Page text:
Senator Marco Rubio, one of our most attractive and charismatic leaders in the rising generation, just announced he’s running for president. So naturally he’s being peppered with the one question uppermost in the minds of American voters: What do you think of gay marriage?
Rubio is getting this hit, in part, because he’s trying to negotiate a Third Way: He’s for traditional marriage but will “respect” the rights of states to disagree. He thinks states should have the right to decide the definition of marriage, but (unlike Ted Cruz) he refused to sign onto an amicus brief asking the Supreme Court to leave the definition of marriage to the states, and he says he will “respect” whatever the Supreme Court decides.
Sensing weakness, the mainstream media like nothing more than to swarm around his third-wayness. So now Fusion asks Rubio that question that is always so urgent for a president of the United States: Would you attend a gay wedding?
I kind of wish he had pulled a Senator Rand Paul on this reporter. Do you really think people shouldn’t have the right to keep their jobs if they oppose gay marriage? Do you believe in live and let live, or do you believe in using gay marriage as a club to hurt ordinary Americans who happen to disagree?
But he chose to answer the question with great dignity and kindness. The video is here.
“If there’s somebody that I love that’s in my life, I don’t necessarily have to agree with their decisions or the decisions they’ve made to continue to love them and participate in important events,” he told the interviewer, Jorge Ramos. “Ultimately, if someone that you care for and is part of your family has decided to move in one direction or another or feels that way because of who they love, you respect that because you love them,” he said.
Rubio compared it to attending “second marriages” after divorce, which the Catholic Church teaches are attempts to consecrate adultery. “If someone gets divorced, I’m not going to stop loving them or having them a part of our lives,” he said.
#related#Senator Rubio is not the only one who feels that way. Other Catholics I respect, from Ross Douthat to Eve Tushnet, have spoken about accompanying friends on their gay-wedding journeys, even if they disagree. I think most Christians and other traditional believers are going to end up in a similar place, because to do anything else is so hard. Not to celebrate with our friends, neighbors, and family members — to do that is not so much to exclude them but to exclude ourselves from their lives. Love, caretaking, commitment: These are all good things, right?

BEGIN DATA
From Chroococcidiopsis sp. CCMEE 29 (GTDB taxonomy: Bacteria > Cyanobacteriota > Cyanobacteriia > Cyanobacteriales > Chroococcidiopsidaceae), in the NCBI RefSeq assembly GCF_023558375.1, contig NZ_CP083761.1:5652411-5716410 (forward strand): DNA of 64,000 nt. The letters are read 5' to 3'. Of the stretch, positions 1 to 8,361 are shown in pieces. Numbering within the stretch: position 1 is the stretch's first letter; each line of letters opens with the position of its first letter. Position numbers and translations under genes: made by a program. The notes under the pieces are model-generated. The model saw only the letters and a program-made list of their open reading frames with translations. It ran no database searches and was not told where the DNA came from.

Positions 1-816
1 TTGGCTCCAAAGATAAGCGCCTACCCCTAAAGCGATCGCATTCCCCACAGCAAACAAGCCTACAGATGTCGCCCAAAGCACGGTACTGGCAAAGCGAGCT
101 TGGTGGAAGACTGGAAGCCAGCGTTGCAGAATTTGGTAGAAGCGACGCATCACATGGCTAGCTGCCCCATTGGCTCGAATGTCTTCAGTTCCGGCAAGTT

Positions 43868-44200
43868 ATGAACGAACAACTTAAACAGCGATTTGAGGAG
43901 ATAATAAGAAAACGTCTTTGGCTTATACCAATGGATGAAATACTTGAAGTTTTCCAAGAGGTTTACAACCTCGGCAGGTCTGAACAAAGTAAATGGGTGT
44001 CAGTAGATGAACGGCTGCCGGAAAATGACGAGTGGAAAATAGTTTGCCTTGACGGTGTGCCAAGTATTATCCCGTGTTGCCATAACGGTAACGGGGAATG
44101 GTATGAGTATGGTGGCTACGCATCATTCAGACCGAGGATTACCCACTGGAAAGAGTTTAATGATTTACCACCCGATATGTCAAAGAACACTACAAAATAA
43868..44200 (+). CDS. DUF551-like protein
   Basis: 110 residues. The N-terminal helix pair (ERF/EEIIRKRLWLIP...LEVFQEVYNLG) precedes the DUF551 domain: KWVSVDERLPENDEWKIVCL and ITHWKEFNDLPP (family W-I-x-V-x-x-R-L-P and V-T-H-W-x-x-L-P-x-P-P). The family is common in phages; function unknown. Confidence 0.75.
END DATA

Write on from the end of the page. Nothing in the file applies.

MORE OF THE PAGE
Yes, they are. Christians are going to be increasingly asked to explain what sounds inexplicable, irrational, bigoted, and hateful to the powerful, creative, vibrant secular community that surrounds us.
So I would sit down with my friend and tell them this:
Here’s what I think. We are born male and female, and marriage is the union of husband to wife that celebrates the necessity of the two genders’ coming together to make the future happen. I know you don’t think that. I know the law no longer thinks that. But I have staked my life on this truth.
The problem for me in celebrating your gay wedding, as much as I love you, is that I would be witnessing and celebrating your attempt not only to commit yourself to a relationship that keeps you from God’s plan but, worse, I would be witnessing and celebrating your attempt to hold the man you love to a vow that he will avoid God’s plan. To vow oneself to sin is one thing, to try to hold someone you love to it — that’s not something I can celebrate.
And I would be party to the idea that two men can make a marriage, which I do not believe.
On your happy day you should be surrounded by people who can honor your vow and help you keep it. I can’t do that.
“Porneia” is a word in the Bible that has been much mistranslated. But I think it means a sexual relationship that cannot by its nature become a marriage. That’s why Christ said that marriage is forever, unless it is porneia.
I understand that you might well want to rupture our friendship over this, my honest view. I choose to love you both and keep you in my life.
But let us somehow against all odds find a way to love each other as we are, and not how each of us would wish the other to be.
— Maggie Gallagher is a senior fellow at the American Principles Project. She blogs at MaggieGallagher.com.